Rena is a U of M pre-med student in the Global Future Physician course, who recently traveled to India as part of a 3-week experience. Below is a reflection on her experience.
Agriculture originated in the Indus River Valley around 10,000 BC. Although agriculture has changed extremely in the past 12,014 years, it is clearly still an enormous part of India today. This picture was taken at the Devaraja Market in Mysore, India. Typically, the market is filled with people standing shoulder to shoulder with one another, but Sundays are a different story. Fragrant herbs fill your nose as you step into the market and vegetation of every color on the spectrum is scattered around the market itself. When you stop and ponder at a foreign vegetable, market goers don't hesitate to introduce themselves and the vegetable at hand.
This photo doesn't just represent the image of a typical market in India, but it also illustrates and highlights many aspects of Indian culture itself. As this picture was taken, it appeared to be a typical day here at the market. However, about 30 seconds after this photo was taken, many of the people in this photo approached us and tried their best to not only sell their products but also to introduce various indigenous greens of Mysore. During the entire duration there, it became clear to me that it is not taboo in Indian culture to reach out and converse with a stranger who is clearly visiting India. Everywhere we went, friendly faces approached us, and we learned more about various landmarks, groceries, and history than we could from any textbook in the world.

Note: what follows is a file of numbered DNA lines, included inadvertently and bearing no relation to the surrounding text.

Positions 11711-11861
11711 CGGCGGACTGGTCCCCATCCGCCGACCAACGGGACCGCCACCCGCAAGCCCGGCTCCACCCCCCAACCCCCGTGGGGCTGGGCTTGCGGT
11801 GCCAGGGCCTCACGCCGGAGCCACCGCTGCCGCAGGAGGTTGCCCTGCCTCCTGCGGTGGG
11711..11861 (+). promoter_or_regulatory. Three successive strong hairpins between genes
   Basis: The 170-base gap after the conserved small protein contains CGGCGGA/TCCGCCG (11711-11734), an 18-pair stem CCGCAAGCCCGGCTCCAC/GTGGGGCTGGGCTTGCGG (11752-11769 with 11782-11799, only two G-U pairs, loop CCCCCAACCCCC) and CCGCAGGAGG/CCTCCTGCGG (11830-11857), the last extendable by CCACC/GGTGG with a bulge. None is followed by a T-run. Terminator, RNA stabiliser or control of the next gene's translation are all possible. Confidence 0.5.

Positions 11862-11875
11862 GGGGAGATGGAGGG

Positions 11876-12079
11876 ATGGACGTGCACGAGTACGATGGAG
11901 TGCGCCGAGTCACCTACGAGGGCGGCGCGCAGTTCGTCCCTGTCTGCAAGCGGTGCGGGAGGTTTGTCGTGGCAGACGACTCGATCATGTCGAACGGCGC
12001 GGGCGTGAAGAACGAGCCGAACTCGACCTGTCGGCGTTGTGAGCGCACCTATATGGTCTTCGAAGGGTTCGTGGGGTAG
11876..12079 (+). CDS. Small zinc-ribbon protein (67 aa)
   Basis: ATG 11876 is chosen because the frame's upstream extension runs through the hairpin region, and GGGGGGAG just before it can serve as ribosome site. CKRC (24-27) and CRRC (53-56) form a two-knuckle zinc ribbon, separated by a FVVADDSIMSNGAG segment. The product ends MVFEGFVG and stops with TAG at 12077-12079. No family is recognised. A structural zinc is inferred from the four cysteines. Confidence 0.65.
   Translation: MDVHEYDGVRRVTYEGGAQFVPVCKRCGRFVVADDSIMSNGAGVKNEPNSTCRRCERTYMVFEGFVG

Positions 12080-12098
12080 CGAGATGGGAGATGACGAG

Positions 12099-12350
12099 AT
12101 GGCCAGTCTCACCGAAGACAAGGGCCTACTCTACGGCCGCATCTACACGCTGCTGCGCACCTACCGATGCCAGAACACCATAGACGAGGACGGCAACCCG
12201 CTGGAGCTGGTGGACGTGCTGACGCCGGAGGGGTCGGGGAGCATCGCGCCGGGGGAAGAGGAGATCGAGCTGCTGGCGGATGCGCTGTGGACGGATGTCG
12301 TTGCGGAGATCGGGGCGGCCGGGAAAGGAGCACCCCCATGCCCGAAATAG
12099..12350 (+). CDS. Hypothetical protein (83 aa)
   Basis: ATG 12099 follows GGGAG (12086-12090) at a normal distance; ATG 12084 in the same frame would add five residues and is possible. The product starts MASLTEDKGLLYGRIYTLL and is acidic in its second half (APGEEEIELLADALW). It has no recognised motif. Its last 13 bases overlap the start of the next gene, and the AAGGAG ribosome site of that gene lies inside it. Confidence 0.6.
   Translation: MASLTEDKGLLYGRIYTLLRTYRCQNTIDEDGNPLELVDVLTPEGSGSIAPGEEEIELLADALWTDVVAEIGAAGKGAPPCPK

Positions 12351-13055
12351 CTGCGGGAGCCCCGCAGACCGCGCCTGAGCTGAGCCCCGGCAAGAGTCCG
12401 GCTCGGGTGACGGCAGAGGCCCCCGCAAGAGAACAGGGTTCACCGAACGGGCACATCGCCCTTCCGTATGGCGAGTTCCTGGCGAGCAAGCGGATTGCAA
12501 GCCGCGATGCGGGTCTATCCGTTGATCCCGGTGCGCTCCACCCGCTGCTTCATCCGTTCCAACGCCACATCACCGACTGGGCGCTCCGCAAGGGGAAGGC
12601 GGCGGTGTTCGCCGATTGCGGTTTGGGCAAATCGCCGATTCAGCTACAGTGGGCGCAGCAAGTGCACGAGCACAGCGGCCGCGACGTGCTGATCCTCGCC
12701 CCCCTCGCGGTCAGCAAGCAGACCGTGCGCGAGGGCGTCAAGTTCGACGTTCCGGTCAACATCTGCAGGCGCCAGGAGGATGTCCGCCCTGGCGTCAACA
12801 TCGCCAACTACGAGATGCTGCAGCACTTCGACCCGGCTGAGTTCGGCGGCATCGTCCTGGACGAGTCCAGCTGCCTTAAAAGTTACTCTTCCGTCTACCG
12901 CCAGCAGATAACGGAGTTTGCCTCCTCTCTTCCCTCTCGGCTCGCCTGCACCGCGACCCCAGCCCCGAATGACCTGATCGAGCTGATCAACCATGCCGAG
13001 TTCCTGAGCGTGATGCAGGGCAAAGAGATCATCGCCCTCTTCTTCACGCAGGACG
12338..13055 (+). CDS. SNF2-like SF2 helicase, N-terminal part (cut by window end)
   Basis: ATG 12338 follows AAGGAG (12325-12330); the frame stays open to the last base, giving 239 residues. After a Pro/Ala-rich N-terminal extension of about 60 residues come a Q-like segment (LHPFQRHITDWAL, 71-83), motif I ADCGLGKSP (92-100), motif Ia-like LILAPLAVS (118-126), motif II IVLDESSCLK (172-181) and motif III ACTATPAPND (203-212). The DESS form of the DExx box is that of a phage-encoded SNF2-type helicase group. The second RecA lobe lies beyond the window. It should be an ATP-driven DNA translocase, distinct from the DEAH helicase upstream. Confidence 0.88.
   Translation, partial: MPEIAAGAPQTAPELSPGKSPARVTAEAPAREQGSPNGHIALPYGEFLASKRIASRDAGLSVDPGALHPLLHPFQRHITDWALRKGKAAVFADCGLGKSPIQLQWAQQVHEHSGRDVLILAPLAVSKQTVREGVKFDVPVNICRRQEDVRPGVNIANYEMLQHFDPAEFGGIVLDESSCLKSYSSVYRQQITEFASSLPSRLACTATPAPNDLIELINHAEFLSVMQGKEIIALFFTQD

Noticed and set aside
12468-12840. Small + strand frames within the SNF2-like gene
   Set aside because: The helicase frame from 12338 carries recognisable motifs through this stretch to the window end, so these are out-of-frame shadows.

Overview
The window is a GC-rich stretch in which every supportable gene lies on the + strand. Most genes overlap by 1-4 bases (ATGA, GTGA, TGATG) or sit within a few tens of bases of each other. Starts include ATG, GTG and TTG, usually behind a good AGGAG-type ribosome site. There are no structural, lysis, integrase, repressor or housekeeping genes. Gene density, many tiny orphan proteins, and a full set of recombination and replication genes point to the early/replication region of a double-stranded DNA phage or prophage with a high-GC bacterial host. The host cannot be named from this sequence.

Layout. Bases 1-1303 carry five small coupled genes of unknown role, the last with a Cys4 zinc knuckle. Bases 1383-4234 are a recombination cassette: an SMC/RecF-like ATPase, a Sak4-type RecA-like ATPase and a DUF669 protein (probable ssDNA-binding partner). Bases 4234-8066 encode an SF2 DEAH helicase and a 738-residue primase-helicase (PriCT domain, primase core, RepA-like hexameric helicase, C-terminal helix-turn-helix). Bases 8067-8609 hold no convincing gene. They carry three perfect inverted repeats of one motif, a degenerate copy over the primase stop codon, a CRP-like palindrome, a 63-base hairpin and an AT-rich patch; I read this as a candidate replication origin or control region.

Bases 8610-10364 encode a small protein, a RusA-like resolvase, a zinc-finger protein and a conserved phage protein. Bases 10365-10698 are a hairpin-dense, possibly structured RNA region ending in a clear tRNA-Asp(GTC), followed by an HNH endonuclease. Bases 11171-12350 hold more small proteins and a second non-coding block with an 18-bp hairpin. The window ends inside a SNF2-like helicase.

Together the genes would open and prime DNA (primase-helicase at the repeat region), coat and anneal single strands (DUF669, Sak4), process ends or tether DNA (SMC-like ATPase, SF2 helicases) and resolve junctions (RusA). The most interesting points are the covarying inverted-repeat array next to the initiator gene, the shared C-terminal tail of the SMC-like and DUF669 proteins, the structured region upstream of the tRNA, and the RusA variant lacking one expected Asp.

The trip to Devaraja Market marked one of the most significant trips because it was a clear window to the typical lives of the inhabitants of Mysore. Markets in Mysore are completely different from supermarkets in the US. Although those who visit the market are there to purchase groceries, they take the time to get to know the other people at the market as well as the sellers themselves. Because this trip occurred on the first Sunday that we were in Mysore, it really gave me great insight on what to expect for the rest of the trip. Being from America, I developed a social barrier where it was almost strange when people approached me. However, this trip taught me that Indian culture is extremely different from American culture in many ways and also foreshadowed that I would meet many unforgettable people throughout the duration of my trip.
- Rena, U of M Pre-Med Student